Today, having flown in from New York especially for our shoot (she lives in a Brooklyn brownstone), Alek shows none of the starriness you might expect from a talent who has fronted orgcampaigns for the likes of Ralph Lauren, Moschino and Clinique and taken to the catwalk for Calvin Klein, Dior, Gucci, Chanel, Fendi, Vivienne Westwood, Galliano and McQueen. She’s easygoing and genuine, cranking up the volume on Beyoncé’s album, debating which Madonna era was the best, scrolling through photos of her toy terrier Little Bit and revealing her almost obsessive love of Kylie.
She also let us cut off her braids. “Chop them off, I trust you,” she says smiling. It’s this chameleon quality that has enabled Alek – named one of the 50 most influential faces in fashion by i-D magazine – to sit on the advisory board for the US Committee for Refugees, to help launch the Bracelet of Life campaign for Doctors Without Borders and, most recently, speak at the UN Youth Summit. “We need to inspire them [young people],” she says. “If I hadn’t had the community and mentors to give me tools and opportunities, I wouldn’t be sitting here now.” For Alek, fashion really does equate to power.
Did the clothes on this shoot make you feel powerful?
Oh, yeah. Especially the heels. I have a pair of boots from Cerruti – my ex hated the heels – that are so in right now. The look is so great to wear. It’s good to feel powerful.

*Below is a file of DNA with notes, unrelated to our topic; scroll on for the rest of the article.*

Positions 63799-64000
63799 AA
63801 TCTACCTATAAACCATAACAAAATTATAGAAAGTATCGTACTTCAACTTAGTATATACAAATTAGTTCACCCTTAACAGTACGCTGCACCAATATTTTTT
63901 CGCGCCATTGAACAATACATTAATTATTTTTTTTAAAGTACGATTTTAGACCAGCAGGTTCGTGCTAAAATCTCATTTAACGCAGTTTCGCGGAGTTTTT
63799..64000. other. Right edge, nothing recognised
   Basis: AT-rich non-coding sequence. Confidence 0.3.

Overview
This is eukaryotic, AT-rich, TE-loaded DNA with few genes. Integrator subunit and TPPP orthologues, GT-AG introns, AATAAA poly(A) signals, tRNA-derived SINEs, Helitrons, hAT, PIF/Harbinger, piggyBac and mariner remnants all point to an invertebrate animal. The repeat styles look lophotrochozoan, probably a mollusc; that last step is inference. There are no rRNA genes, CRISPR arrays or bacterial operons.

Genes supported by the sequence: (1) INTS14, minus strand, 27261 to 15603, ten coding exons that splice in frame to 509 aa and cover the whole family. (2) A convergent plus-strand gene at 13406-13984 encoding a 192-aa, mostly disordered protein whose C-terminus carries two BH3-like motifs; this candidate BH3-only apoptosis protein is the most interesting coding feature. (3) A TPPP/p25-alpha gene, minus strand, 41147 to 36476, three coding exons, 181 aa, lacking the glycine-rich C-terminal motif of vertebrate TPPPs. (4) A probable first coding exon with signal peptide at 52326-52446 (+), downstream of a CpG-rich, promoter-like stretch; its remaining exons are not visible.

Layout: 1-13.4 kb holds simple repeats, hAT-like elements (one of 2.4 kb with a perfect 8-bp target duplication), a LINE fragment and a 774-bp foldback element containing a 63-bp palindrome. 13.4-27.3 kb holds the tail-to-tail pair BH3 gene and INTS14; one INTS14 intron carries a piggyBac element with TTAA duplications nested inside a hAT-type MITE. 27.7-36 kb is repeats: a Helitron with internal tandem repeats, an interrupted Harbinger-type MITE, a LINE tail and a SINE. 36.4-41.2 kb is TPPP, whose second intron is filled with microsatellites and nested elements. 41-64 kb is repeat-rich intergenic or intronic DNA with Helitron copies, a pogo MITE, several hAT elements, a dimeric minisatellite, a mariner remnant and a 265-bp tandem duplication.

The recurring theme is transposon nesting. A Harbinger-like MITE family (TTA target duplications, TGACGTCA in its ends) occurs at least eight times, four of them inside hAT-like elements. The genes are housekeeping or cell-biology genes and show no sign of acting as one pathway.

How do you feel fashion has empowered you?
It’s opened so many doors for me. It’s given me a career. I’m able to pay my bills, help my family, travel the world and I’m very grateful for that. But the most humbling part is the voice it’s given me. I believe we should utilise any power we have for important issues that are bigger and beyond us. Whether it’s with refugees or working to educate kids. I don’t think you need to have gone through a civil war to do something. I believe as human beings we can look out for each other. That’s when I started to work with the US Committee for Refugees and Doctors Without Borders because they put their lives on the line to help save people.
Times were tough when you first started in the fashion industry. How did you keep going?
The fact that designers like Lagerfeld, Gaultier, Galliano and Dior could believe in Alek made me believe in myself too. I had only been out of Sudan six or seven years. I was catching up to a new culture and they totally embraced me. It’s not like I had an easy look. I had to pound the streets of New York with my book. I had two pairs of pants and no money.
Do those memories stop you from being too extravagant now?
For me, you have to have some kind of modesty. The most beautiful things are not associated with money; they are memories and moments. If you don’t celebrate those, they can pass you by. That’s what carried us through as a family; my mum, my sisters, my brothers [Alek is one of nine children] – moments together. It is joy.
Do other models inspire you?
Christy Turlington. She’s beautiful, she’s a mother, a wife, a businesswoman; she’s giving back to society. She’s like my sister away from home and I think that’s how women should be. We should embrace each other, we should inspire each other and we should empower each other.
Photography: Jonty Davies, Fashion Director: Alexandra Fullerton, Words: Debbie McQuoid